On the Action of General Anesthetics on Cellular Function: Barbiturate Alters the Exocytosis of Catecholamines in a Model Cell System
Journal article, 2018

General anesthetics are essential in many areas, however, the cellular mechanisms of anesthetic-induced amnesia and unconsciousness are incompletely understood. Exocytosis is the main mechanism of signal transduction and neuronal communication through the release of chemical transmitters from vesicles to the extracellular environment. Here, we use disk electrodes placed on top of PC12 cells to show that treatment with barbiturate induces fewer molecules released during exocytosis and changes the event dynamics perhaps by inducing a less stable fusion pore that is prone to close faster during partial exocytosis. Larger events are essentially abolished. However, use of intracellular vesicle impact electrochemical cytometry using a nano-tip electrode inserted into a cell shows that the distribution of vesicle transmitter content does not change after barbiturate treatment. This indicates that barbiturate selectively alters the pore size of larger events or perhaps differentially between types of vesicles. Alteration of exocytosis in this manner could be linked to the effects of general anesthetics on memory loss.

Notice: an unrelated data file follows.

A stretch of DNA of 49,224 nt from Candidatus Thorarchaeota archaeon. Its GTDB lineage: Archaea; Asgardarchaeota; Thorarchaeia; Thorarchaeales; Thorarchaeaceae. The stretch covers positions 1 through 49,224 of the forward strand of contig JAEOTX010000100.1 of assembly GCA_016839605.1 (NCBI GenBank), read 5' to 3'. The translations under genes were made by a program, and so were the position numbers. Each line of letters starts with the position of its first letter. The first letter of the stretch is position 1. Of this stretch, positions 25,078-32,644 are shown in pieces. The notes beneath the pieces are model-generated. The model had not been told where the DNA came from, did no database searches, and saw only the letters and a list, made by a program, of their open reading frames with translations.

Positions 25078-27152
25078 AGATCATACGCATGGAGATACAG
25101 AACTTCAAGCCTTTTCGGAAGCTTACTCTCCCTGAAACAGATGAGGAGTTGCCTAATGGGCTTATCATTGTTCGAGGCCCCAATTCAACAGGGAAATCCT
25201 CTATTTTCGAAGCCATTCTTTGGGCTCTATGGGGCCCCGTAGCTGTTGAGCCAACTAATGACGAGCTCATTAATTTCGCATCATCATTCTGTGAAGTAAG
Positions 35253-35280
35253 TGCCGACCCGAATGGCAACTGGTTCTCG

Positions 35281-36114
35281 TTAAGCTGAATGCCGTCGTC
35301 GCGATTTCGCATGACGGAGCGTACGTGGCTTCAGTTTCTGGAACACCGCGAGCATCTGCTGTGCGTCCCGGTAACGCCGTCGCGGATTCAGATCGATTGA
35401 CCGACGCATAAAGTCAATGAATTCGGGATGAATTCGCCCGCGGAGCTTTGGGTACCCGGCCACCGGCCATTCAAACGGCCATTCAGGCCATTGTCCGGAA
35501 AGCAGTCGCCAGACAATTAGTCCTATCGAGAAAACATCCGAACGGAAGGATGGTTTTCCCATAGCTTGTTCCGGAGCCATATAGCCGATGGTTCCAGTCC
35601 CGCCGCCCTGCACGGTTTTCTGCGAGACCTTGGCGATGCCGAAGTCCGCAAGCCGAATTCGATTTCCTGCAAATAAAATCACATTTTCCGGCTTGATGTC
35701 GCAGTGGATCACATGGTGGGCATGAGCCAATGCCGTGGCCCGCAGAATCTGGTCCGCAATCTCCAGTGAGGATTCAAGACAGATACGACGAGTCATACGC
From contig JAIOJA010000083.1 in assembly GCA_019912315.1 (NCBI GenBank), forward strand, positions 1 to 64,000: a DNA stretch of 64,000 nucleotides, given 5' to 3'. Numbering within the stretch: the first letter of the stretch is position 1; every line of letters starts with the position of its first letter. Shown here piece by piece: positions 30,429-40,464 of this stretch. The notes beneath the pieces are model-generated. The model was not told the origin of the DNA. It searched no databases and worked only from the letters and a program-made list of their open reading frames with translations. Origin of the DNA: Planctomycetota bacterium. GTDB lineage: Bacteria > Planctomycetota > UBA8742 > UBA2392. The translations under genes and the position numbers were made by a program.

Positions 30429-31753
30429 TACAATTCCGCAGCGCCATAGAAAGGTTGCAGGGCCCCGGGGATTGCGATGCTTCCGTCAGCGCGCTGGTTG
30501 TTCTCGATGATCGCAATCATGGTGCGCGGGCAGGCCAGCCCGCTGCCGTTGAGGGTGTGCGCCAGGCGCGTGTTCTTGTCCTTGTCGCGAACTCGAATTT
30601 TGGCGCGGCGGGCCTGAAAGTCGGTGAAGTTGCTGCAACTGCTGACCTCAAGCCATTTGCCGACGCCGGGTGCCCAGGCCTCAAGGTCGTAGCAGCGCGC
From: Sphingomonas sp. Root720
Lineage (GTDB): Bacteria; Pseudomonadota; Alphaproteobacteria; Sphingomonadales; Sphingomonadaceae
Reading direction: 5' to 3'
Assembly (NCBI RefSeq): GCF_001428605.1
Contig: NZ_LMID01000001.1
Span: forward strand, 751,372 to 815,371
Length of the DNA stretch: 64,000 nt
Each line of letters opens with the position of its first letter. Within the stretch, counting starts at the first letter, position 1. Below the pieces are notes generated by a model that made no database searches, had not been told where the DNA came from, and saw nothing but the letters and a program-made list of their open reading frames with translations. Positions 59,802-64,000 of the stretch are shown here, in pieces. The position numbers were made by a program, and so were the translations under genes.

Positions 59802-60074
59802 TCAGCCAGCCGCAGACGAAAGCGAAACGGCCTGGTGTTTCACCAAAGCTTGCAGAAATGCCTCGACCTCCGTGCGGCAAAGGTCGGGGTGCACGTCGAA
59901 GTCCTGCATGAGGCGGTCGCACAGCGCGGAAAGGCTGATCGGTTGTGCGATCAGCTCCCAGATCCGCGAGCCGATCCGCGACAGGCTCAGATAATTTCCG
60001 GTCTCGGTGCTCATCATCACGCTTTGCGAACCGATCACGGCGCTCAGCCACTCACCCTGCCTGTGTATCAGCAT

vesicles

exocytosis

electrochemistry

barbiturate

catecholamines

Author

Daixin Ye

University of Gothenburg

Andrew Ewing

Chalmers, Chemistry and Chemical Engineering, Chemistry and Biochemistry, Analytical Chemistry

University of Gothenburg

ChemPhysChem

1439-4235 (ISSN) 1439-7641 (eISSN)

Vol. 19 10 1173-1179

Subject Categories

Cell Biology

Neurosciences

Cell and Molecular Biology

DOI

10.1002/cphc.201701255

More information

Latest update

6/18/2018